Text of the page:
Protected Areas. Sierra Club Books, 1993.
Klein, Laura and Lillian Ackerman, Eds. Women and Power in Native North
America. University of Oklahoma Press, 2000.
Kluge, P. F. The Edge of Paradise: America in Micronesia. Random House, 1991.
Koppel, Tom. Kanaka: the Untold Story of Hawaiian Pioneers in British Columbia
and the Pacific Northwest. Whitecap Books, 1995.
Kramer, Augustin. Theodore Verthaaren (Translator). The Samoan Islands: an
Outline of a Monograph with Particular Consideration of German Samoa:
Constitution, Pedigrees and Traditions. University of Hawai'i Press, 2000.
Liliu'okalani. Hawai'i's Story by Hawai'i's Queen. Charles E. Tuttle, 1991 (reissue).
Lytle, Clifford M. and Vine Deloria, Jr. The Nation Within: the Past and Future of
American Indian Sovereignty. University of Texas Press, 1998 (reissue).
Niezen, Ronald. Spirit Wars: Native North American Religions in the Age of
Nation Building. University of California Press, 2000.
Perdue, Theda. Cherokee Women: Gender and Culture Change, 1700-1835.
University of Nebraska, 1999.
Richter, Daniel K. The Ordeal of the Longhouse: Peoples of the Iroquois League in
the Era of European Colonization. Omohundro Institute of Early American
Rogers, Robert F. Destiny's Landfall: A History of Guam. University of Hawai'i
Shoemaker, Nancy. Negotiators of Change: Historical Perspectives on Native
America Women. Routledge, 1995.
Souder, Laura Marie Torres. Daughters of the Island: Contemporary Chamorro
Women Organizers on Guam. 2nd Edition. University Press of America,
Stannard David E. American Holocaust -- the Conquest of the New World. Oxford
University Press, 1992.
Wilkenson, Charles. Fire on the Plateau: Conflict and Endurance in the American
Southwest. Island Press, 1999.
Willens, Howard P. and Deanne C. Siemer. National Security and Self-Determination,
U.S. Policy in Micronesia, 1961-72. Praeger Publisher, 2000.
Wright J. Leitch and James Merrell. The Only Land They Knew: American Indians
in the Old South. Bison Books Corp., 1999.
Stolen Waters. Producer: Na Maka O Ka'Aina. 1996.
Tatau: What One Must Do. Producer/Director: Micah Van Der Ryn. 1996.
The Voyage Home: Hawai'iloa's Northwest Voyage. Producer: Williams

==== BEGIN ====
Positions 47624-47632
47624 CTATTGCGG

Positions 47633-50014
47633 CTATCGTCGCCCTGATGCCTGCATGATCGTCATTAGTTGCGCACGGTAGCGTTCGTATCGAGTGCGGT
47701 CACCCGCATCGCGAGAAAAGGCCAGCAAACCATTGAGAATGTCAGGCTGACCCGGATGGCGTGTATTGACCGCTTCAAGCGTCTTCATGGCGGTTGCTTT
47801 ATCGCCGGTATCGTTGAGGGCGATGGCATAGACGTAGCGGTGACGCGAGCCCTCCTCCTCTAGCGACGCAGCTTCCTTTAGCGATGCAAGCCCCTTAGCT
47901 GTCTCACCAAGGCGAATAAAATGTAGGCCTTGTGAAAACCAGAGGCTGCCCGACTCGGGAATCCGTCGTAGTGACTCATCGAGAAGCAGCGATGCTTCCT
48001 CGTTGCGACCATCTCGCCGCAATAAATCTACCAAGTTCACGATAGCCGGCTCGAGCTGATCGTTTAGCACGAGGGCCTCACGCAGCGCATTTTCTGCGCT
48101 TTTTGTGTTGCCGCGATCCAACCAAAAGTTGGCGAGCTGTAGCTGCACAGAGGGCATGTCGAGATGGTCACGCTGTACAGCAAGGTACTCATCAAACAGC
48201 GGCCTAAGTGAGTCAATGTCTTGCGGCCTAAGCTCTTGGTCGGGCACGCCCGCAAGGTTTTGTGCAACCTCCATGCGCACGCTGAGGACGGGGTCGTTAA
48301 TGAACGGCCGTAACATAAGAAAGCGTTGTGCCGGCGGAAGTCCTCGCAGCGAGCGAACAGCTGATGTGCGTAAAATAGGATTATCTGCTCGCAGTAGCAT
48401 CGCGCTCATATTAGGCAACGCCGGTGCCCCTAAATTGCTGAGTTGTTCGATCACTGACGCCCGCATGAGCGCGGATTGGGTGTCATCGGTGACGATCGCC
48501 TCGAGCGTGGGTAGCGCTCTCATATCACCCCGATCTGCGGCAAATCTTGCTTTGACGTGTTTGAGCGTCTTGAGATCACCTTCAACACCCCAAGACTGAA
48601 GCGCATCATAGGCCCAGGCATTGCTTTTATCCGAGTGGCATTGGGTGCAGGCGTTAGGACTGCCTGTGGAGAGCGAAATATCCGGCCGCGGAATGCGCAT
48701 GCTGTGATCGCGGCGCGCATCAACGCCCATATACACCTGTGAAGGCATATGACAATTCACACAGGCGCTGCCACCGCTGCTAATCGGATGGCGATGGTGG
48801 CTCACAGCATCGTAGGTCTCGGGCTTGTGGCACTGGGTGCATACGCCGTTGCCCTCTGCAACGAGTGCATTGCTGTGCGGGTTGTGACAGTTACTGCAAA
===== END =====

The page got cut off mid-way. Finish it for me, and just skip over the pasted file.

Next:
Chamoru Dreams. Producer, Eric Tydingco. 1995.
Storytellers of the Pacific. Program #1 Identity. Program #2 Self-Determination.
Kinaalda: A Navajo Rite of Passage. Lucerne Media.
Pacific Studies Initiative (1997-98), East-West Center and Center for Pacific Island Studies is interested in coordinating a film festival and speakers tour to be hosted at Seattle Central Community College.
books and reading materials as assigned
binder/folder to organize course materials
Student Assignments (separate handouts to describe each):
Weekly reading assignments and seminar journals
Two in-class exams including short answer concepts/terms and short essay
One collaborative project with research paper and presentation components
Mid and Final Self-Assessment essays
"Exit" notes as appropriate
Peer evaluations and feedback
Tentative Weekly Schedule of Assignments:
Weekly reading assignments and seminar journal writing; Films/Guests TBA
Week 3: Project Proposals
Week 6: Exam I
Week 7: Project Progress Reports; Mid quarter Self-Evaluation
Week 9: Project Progress Reports
Week 10: Final Self-Evaluation and Course Evaluation
Week 11: Student Presentations and Research Essays due
Finals Week: Exam II
• Student Assistance Center offers free workshops on study and college survival skills. Room 1106, 587-3852.
• SCCC Library has excellent reference librarians. Even if our library does not have the source you are looking for, you may be able to borrow through inter-library loan or go to a different library. The electronic databases also give you a broad range of resources. Room 2101.
• College-Wide Tutoring System is a free program which can assist in many subjects, including writing and speech. Room 2103. Sign up first at Student Assistance Center.
• Form study groups with your classmates. Research and review together saves time and helps to clarify your understanding.
• Seattle Public Library, King County Libraries and University of Washington Suzzallo Library have excellent reference librarians. You do not need a UW student ID to use materials in the library. Seattle Public and King County Libraries issue free borrower cards.
• If you have paid the technology fee, Student Computing Center offers short courses on computer use, individual tutoring, reserved use of computers and student e-mail accounts.
• Sample papers on reserve in library and in Seattle Central Community College Journal of History.
• Make every effort to be here everyday on time. This is not a correspondence course. Please inform the instructor of illness/emergencies. Continual absences will result in a lowered gradepoint.
• There is no extra credit.
• Late work accepted only by prior consultation with instructor.
• Grading: see separate handouts for requirements of individual assignments. Below is a continuum of basic characteristics as related to final gradepoints.
These descriptions are examples meant to help you achieve the gradepoint that you are working towards.
Grades & Assignments: Grades will be based on evaluation of 4 areas. The percentage of the final gradepoint is indicated in parentheses.